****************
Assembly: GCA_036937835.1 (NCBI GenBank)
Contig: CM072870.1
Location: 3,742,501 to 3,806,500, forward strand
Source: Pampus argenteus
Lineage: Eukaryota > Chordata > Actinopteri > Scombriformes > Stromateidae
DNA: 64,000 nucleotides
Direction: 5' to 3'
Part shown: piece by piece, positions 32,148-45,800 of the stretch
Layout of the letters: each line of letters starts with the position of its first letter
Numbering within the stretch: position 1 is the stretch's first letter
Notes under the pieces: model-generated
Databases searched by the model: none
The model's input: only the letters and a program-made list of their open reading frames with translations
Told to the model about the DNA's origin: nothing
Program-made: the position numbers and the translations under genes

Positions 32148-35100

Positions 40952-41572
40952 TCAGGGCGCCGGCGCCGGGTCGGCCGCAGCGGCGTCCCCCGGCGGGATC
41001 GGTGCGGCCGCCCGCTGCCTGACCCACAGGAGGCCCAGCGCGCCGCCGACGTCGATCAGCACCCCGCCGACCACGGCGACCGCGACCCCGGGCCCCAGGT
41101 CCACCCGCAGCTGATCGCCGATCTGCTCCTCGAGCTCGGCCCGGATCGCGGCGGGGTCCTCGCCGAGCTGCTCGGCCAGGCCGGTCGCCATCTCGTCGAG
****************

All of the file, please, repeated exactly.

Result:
Assembly: GCA_036937835.1 (NCBI GenBank)
Contig: CM072870.1
Location: 3,742,501 to 3,806,500, forward strand
Source: Pampus argenteus
Lineage: Eukaryota > Chordata > Actinopteri > Scombriformes > Stromateidae
DNA: 64,000 nucleotides
Direction: 5' to 3'
Part shown: piece by piece, positions 32,148-45,800 of the stretch
Layout of the letters: each line of letters starts with the position of its first letter
Numbering within the stretch: position 1 is the stretch's first letter
Notes under the pieces: model-generated
Databases searched by the model: none
The model's input: only the letters and a program-made list of their open reading frames with translations
Told to the model about the DNA's origin: nothing
Program-made: the position numbers and the translations under genes

Positions 32148-35100

Positions 40952-41572
40952 TCAGGGCGCCGGCGCCGGGTCGGCCGCAGCGGCGTCCCCCGGCGGGATC
41001 GGTGCGGCCGCCCGCTGCCTGACCCACAGGAGGCCCAGCGCGCCGCCGACGTCGATCAGCACCCCGCCGACCACGGCGACCGCGACCCCGGGCCCCAGGT
41101 CCACCCGCAGCTGATCGCCGATCTGCTCCTCGAGCTCGGCCCGGATCGCGGCGGGGTCCTCGCCGAGCTGCTCGGCCAGGCCGGTCGCCATCTCGTCGAG